Ocean swimming is different from swimming in a pool: You have to watch out for currents, waves and other natural dangers.
Ocean swimming basics
First things first: Strong swimming skills are essential in the ocean's unpredictable environment. Never go into the ocean if you can't swim. And never swim alone – even if you are an experienced swimmer. A swimming buddy can signal for help if needed. Also learn:
- Where to swim. Always swim in a designated ocean swimming area supervised by lifeguards. Stay close to shore so you can be seen and rescued quickly if needed.
- When to swim. Daytime is the safest time for ocean swimming. Visibility is low in early morning hours and at dusk, and predatory animals in the water tend to move closer to shore at night.
- What to do during severe weather. If you see an approaching storm, it’s best to get out of the water until the storm subsides. Get out immediately if there is lightning.
Ocean swimming risks
The ocean is a complex body of water with some natural dangers. Before swimming away from shore, understand these hazards:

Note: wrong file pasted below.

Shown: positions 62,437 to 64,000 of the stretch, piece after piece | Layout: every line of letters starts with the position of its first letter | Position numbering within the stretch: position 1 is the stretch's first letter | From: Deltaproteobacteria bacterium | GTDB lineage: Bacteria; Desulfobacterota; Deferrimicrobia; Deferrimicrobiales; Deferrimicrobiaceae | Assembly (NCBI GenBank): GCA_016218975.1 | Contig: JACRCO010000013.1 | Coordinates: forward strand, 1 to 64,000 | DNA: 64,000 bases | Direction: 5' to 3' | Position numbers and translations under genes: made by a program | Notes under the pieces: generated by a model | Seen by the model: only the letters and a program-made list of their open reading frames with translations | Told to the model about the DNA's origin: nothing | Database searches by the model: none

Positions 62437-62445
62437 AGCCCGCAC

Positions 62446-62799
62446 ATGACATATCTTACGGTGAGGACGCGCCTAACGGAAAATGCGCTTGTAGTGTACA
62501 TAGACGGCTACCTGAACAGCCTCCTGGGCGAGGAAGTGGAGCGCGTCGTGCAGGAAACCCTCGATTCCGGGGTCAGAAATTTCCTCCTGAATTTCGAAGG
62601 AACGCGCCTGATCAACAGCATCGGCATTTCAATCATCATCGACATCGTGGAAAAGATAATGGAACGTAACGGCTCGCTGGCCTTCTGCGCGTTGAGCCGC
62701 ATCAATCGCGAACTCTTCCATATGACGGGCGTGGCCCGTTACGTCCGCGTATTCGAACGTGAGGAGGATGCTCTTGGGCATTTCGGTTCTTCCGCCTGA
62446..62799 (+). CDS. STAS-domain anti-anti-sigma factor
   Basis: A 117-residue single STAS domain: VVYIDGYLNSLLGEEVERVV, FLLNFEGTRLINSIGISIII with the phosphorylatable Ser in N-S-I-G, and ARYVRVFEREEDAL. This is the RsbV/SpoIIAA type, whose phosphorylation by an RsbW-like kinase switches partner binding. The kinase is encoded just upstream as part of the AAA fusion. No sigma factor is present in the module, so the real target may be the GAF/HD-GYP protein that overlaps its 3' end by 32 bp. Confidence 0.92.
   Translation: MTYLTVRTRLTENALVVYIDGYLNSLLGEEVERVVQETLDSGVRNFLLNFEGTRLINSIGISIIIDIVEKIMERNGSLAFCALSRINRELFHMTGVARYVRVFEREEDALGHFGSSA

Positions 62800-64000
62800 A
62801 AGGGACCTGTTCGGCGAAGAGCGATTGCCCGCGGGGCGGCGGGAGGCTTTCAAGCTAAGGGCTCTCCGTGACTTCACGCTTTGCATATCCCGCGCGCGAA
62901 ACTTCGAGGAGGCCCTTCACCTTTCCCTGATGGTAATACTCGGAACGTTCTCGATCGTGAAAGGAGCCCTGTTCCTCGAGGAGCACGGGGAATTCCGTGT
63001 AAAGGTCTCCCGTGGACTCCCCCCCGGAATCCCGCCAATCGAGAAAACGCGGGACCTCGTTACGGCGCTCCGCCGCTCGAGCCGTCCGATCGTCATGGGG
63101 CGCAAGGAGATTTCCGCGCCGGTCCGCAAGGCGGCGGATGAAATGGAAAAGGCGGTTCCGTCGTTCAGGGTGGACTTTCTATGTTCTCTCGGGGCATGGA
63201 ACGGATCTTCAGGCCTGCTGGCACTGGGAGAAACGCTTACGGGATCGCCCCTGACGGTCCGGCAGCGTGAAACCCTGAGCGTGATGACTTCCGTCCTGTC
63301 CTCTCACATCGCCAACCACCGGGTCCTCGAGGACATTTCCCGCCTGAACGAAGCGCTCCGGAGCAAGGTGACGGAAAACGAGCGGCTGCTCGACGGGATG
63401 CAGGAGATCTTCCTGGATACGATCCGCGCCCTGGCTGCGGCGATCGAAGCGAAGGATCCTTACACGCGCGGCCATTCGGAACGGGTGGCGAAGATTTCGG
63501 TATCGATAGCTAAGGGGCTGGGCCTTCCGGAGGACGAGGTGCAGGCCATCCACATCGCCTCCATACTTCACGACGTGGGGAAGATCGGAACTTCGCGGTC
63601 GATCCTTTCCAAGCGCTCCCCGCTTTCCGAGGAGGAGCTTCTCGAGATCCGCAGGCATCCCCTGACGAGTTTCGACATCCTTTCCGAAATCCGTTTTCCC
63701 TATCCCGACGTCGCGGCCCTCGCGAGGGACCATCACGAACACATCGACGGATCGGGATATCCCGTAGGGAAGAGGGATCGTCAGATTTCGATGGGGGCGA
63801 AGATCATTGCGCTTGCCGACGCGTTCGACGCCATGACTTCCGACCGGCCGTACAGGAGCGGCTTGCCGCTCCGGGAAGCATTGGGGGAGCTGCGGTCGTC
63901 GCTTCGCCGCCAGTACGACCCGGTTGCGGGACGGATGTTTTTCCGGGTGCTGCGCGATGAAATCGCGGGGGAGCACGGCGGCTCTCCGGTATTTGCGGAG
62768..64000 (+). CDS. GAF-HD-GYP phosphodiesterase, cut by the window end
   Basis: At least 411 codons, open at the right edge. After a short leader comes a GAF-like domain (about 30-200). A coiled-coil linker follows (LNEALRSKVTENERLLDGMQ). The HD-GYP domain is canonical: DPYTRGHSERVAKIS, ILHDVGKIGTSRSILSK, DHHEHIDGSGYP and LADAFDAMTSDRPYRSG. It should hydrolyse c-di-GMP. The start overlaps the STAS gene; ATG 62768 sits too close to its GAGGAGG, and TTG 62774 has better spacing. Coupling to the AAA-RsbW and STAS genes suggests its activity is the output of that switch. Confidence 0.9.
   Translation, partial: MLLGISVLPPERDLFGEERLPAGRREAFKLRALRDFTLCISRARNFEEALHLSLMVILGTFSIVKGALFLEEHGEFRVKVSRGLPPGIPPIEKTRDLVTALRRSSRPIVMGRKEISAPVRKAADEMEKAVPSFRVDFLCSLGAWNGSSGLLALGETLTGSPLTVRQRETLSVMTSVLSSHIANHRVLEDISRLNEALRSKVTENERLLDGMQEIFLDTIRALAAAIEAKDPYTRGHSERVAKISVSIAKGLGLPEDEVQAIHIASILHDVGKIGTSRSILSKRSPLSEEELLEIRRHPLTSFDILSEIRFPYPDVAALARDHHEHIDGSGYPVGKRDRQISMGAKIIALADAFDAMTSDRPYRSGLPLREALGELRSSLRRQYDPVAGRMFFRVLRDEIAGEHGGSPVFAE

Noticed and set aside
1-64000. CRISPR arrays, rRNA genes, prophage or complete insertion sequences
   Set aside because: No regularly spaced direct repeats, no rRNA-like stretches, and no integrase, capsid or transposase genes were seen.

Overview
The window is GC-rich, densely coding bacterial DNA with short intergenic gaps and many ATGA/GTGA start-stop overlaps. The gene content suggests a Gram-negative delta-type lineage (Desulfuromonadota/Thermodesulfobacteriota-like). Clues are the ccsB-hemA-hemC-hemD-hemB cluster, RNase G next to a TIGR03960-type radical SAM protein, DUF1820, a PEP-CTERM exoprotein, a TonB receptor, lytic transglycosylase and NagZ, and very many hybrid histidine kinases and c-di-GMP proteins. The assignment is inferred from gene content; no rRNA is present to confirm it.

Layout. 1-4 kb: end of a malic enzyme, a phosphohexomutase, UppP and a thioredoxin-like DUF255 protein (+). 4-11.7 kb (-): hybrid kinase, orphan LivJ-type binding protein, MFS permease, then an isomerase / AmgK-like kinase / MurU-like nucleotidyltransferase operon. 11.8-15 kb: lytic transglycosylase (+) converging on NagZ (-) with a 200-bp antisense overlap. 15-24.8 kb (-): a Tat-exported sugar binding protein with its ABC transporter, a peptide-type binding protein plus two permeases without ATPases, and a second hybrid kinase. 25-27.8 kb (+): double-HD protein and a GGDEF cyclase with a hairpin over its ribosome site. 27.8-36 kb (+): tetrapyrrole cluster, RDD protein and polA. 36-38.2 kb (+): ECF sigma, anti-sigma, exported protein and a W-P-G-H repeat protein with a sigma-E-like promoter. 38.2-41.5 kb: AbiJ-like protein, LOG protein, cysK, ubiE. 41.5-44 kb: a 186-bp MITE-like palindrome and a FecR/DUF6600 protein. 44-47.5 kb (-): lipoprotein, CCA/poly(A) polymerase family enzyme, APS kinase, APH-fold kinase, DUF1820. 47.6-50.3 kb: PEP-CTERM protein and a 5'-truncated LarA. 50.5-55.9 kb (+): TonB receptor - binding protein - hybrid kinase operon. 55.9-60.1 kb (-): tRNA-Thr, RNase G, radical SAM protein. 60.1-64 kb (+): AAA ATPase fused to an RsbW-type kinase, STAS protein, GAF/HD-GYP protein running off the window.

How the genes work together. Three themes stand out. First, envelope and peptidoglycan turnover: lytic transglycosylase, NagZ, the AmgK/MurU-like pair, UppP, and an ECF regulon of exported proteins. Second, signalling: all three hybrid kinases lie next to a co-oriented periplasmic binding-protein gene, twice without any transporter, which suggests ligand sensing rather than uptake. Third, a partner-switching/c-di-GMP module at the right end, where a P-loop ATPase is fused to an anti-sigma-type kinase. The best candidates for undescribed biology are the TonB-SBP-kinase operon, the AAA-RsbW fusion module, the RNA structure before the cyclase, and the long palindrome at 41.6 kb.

- Rip currents are narrow channels of fast-moving water. Instead of fighting them, swim parallel to the shore with the current, and angle yourself slowly back to land.
- Large waves are more powerful than you might think. Dive under one before it breaks. And remember: Never turn your back to the ocean when you're in the water. Rogue waves or undertow can happen at a moment's notice.
- Shore breaks happen when a wave breaks on land, which can knock swimmers down. To avoid serious injury, stay away from beaches with rocky outcroppings or a steep slope into the water.
- Inshore holes are long trenches that run parallel to the beach. They can surprise waders who are expecting shallow water. Make sure your children can swim, and stay with them in any water.
Remember: A sunny day doesn't necessarily mean great ocean swimming conditions. Check your local surf forecast before heading to the beach to know what to expect.